The Faith of Scientists in Their Own Words edited by Nancy K. Frankenberry. Princeton University Press, Princeton, NJ, 2008; 542 pages, ISBN 0-691-13487-1, hardback, $29.95.
These well-chosen selections from the writings, letters, and speeches of prominent natural and mathematical scientists allow the reader to explore many ways of looking at the relation of science to the spiritual. The first section covers scientists from the 16th to the 20th century: Galileo, Kepler, Bacon, Pascal, Newton, Darwin, Einstein, and Whitehead. The second section features contemporary scientists: Rachel Carson, Carl Sagan, S. J. Gould, Richard Dawkins, Jane Goodall, Steven Weinberg, John Polkinghorne, Freeman Dyson, Stephen Hawking, Paul Davies, E. O. Wilson, S. A. Kauffman, and Ursula Goodenough. The modern thinkers often refer to each other's views, and sometimes are juxtaposed to form a type of conversation or dialogue. Opinions range from the conventionally religious to atheism, mysticism, and "natural religion." As the editor says:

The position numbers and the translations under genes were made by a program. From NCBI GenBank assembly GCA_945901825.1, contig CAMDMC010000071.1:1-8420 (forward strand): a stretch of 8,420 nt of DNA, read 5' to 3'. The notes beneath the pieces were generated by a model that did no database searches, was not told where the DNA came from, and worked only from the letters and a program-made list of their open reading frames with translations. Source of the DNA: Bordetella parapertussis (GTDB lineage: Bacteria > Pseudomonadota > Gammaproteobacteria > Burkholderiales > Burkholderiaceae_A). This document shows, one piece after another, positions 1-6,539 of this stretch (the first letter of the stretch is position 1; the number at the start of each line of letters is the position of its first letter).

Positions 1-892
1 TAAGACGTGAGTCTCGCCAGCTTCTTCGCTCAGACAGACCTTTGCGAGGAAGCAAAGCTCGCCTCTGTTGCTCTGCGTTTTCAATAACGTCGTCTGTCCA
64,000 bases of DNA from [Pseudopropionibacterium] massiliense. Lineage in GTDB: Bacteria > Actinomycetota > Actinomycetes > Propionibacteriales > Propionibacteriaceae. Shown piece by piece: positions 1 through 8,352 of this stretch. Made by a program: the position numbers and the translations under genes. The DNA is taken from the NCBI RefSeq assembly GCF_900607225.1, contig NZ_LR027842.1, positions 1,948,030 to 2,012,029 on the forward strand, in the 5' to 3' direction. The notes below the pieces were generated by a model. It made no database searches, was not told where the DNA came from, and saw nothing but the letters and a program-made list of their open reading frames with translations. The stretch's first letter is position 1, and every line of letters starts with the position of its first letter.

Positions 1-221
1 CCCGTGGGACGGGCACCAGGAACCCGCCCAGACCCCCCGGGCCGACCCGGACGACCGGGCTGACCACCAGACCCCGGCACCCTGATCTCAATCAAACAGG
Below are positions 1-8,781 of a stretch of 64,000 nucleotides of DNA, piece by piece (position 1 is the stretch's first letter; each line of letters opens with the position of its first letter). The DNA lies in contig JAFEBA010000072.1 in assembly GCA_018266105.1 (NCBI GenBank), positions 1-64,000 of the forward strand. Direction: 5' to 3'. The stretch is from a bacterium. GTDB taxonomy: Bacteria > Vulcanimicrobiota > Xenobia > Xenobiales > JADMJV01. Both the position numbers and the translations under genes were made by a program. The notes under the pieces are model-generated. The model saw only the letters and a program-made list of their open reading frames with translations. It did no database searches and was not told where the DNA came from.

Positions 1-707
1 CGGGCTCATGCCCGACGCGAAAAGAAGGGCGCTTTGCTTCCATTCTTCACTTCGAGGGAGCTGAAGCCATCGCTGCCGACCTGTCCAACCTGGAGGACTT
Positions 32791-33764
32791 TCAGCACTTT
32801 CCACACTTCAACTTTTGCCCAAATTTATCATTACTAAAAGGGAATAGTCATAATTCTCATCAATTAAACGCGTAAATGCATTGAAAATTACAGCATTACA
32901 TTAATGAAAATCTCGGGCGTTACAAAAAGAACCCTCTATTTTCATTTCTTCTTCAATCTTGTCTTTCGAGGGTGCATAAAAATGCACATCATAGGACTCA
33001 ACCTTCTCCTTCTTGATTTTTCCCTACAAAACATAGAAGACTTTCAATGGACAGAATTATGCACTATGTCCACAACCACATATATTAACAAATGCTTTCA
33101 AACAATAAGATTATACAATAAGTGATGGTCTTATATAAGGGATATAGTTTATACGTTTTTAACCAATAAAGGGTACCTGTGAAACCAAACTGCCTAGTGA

Far from conforming to any caricature, the twenty-one scientists surveyed here offer vivid personal accounts of their intellectual commitments and struggles for meaning, honesty, and excellence. In meeting them in their own words, readers from any faith perspective – or none – can expect to be stimulated, inspired, and instructed. – p. xv
The editor provides a profile of each person, putting their views in context and summarizing their scientific contributions, as well as listing sources of interest to the general reader who wishes to learn more about their ideas. Reading these thoughtful expressions, particularly of the modern scientists, stimulates one's own reflections on nature and its relation to what we don't yet understand, and every reader will find much to agree with, disagree with, and ponder. – Sally Dougherty (May 2008)